In 2002, Sunny was designated a Jazz Ambassador by the U.S. Department of State and The Kennedy Center. He then received the Arts International Award in both 2003 and 2005.  In 2005, Jazz Hot magazine (France) featured Jain in their drummer issue, along with Lewis Nash, Horacio 'El Negro' Hernandez and Winard Harper.  He was noted as a rising star for his fusion of jazz and Indian music.  In 2006, Traps magazine highlighted Sunny as a top New York City world jazz drummer.  Sunny was commissioned in 2006 by Chamber Music America's New Works to compose new music for a project he later named, Taboo. He closed out 2007 with a milestone performance with the famed Sufi-rock group Junoon at the Nobel Peace Prize concert in Oslo, Norway, playing for Al Gore. In 2008, Sunny was commissioned by the Aaron Copland Fund to record Taboo.

Sunny also plays the indigenous drum of Punjab, dhol, and made his professional debut as dholi playing in the first ever Indian Broadway show, Bombay Dreams (2004).  He has since gone on to perform with Masala Bhangra fitness guru, Sarina Jain (“The Indian Jane Fonda”), jazz legend Dewey Redman with Asha Puthli, and will make his Hollywood debut playing dhol in the movie, Accidental Husband, starring Uma Thurman, Colin Firth, and Isabella Rossellini.

In 2007 Sunny became the first ever artist endorser for India’s largest and oldest musical manufacturer, Bina Music and he exclusively uses Vater drumsticks.

Tuesday, February 16, 2010

Jazz for Curious Listeners
Jazz on Film: Rarities - Pt. 1
7:00 – 8:30pm
Location: NJMH Visitors Center
(104 E. 126th Street, Suite 2C)
FREE | For more information: 212-348-8300 or register online

Spend an evening watching rare film clips of Bill “Bogangles” Robinson, Sid Catlett, Duke Ellington, Count Basie, Miles Davis, Sarah Vaughan, Benny Goodman, Christian McBride/Dave Holland, and others. Heaven!

Friday, February 19, 2010

Harlem in the Himalayas
Ben Williams and Company
7:00pm
Location: Rubin Museum of Art
(150 West 17th Street)
$18 in advance | $20 at door |
Tickets:  Box Office: 212-620-5000 ext. 344

Ben Williams, an acoustic and electric bassist, composer, and educator, is a native of Washington, DC, now living in New York City. He recently received a Master’s degree from the Juilliard School under the instruction of Ben Wolfe. He is a 2007 graduate of Michigan State University where he received his Bachelor of Music in Music Education with an emphasis in jazz studies under the instruction of Rodney Whitaker and Jack Budrow.

On October 11, 2009, Ben won the most prestigious award in the world for aspiring jazz musicians by winning first place at the 2009 Thelonious Monk International Jazz Competition held at the Kennedy Center in Washington, DC. He was awarded a $20,000 Scholarship and a recording contract with Concord Records. The competition was judged by such iconic bassists as Ron Carter, Dave Holland and Christian McBride. Since the Monk competition, he debuted his band at the Jazz Gallery in New York, which received a great review in the New York Times by Nate Chinen.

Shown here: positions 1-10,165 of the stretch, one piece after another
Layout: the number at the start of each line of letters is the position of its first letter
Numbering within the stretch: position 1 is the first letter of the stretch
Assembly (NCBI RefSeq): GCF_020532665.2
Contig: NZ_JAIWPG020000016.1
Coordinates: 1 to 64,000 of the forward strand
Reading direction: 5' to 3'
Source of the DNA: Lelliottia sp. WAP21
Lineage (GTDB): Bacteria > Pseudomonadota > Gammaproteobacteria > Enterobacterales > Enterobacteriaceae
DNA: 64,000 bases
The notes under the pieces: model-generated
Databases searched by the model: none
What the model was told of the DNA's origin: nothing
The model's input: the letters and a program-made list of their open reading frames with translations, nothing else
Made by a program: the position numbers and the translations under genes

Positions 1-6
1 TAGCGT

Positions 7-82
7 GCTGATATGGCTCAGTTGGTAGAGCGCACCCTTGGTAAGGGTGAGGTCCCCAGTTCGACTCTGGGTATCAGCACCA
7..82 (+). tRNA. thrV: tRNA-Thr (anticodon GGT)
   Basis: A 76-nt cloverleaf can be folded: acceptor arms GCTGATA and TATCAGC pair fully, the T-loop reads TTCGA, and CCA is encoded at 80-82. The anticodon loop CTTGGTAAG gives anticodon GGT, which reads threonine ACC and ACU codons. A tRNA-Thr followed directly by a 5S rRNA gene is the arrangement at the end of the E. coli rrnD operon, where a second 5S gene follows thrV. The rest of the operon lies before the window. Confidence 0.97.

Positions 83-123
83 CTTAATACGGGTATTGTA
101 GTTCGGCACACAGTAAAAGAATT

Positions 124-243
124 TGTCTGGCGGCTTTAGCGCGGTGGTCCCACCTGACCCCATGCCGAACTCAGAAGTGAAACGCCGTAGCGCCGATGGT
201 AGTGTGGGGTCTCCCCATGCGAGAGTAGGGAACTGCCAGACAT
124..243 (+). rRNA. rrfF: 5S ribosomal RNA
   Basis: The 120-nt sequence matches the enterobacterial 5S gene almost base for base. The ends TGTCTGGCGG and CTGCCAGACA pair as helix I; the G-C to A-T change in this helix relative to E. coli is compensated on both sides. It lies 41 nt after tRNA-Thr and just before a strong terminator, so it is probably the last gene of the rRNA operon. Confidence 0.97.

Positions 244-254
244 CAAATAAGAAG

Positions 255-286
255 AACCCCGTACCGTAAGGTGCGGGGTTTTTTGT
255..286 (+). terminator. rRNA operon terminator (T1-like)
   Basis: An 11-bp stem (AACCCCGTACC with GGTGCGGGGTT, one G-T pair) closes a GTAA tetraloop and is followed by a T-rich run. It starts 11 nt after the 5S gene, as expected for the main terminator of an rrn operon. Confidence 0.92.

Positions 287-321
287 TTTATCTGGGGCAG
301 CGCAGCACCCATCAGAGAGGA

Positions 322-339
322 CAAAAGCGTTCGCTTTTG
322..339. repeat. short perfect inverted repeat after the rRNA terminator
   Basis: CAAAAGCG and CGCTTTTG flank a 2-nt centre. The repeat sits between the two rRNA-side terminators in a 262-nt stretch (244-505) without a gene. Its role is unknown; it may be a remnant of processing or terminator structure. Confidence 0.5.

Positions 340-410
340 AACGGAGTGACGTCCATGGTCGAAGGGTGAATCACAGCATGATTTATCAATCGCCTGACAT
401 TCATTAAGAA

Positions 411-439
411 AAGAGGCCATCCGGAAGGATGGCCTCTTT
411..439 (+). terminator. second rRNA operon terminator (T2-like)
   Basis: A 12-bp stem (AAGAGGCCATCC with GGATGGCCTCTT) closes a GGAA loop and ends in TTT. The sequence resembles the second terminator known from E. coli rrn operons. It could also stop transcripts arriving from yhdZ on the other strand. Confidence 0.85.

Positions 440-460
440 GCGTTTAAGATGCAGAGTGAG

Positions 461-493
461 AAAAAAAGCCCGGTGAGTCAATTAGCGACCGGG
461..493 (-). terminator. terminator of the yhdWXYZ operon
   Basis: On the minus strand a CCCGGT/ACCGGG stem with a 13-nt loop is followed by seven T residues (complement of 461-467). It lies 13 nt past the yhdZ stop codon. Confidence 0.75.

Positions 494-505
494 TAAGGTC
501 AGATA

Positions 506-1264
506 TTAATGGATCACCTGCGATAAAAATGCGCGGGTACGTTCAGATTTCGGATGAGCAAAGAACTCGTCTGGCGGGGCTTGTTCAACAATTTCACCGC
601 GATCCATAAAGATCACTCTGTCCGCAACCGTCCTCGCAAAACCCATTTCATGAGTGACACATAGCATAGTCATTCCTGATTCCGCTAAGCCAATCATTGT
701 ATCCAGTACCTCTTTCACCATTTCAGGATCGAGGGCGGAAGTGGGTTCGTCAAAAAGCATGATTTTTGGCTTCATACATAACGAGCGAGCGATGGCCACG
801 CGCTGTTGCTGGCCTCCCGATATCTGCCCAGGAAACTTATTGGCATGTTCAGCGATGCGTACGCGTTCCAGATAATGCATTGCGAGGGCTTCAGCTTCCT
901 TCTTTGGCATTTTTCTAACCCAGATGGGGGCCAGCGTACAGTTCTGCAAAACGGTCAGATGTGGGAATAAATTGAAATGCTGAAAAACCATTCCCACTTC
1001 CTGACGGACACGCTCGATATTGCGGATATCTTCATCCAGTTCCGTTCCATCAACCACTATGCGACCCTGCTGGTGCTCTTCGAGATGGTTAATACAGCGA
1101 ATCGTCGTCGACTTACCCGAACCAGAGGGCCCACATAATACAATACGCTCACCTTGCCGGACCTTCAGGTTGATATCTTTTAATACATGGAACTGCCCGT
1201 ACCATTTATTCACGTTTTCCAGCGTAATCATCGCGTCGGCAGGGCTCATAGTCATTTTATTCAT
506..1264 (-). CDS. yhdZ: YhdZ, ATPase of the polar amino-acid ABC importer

Ben is currently touring with Stefon Harris and Blackout, and is featured on the group’s latest release “Urbanus,” which was recently nominated for a Grammy. He can also be heard on the newly released album by the Marcus Strickland trio entitled “Idiosyncrasies,” and will also be featured on the upcoming release by the Jacky Terrasson trio. He has traveled extensively over several continents with performances in Europe, Asia, Africa, and South America.

Aside from the recent Monk Competition Award, he won first place in the International Society of Bassists Competition in 2005. He is a two-time winner of the Fish Middleton Jazz Scholarship Awards Competition at the (now defunct) East Coast Jazz Festival, having won second place in 2002 and third place in 2000 when he was ages 15 and 17. He won first place in 1999 in the DC Piano Competition Scholarship Award in the Intermediary category and again first place in the Advanced category in 2000. In 2002 he was a scholarship recipient of the International Association of Jazz Educators (IAJE) at their annual conference in Long Beach, CA; and also in 2002 he was a scholarship recipient of the Duke Ellington Jazz Society Annual Awards of Washington. In 2003 he was a scholarship recipient of the Steans Institute in Chicago. Numerous awards and scholarships were also presented to him during his continuing education at Michigan State University.

Ben started his musical career at age 11 while studying bass under Martha Vance at the Fillmore Arts Center, a DC Public School program. He was introduced to jazz by Fred Foss, the director of the Fillmore Jazz Band. The Thelonious Monk Institute partnered with Fillmore's jazz studies program and provided him with weekly one-on-one jazz bass instructions under DC area jazz musicians like Keter Betts, Steve Novosel, Michael Bowie, Emphriam Wolfolk, James King, and Paul Robinson.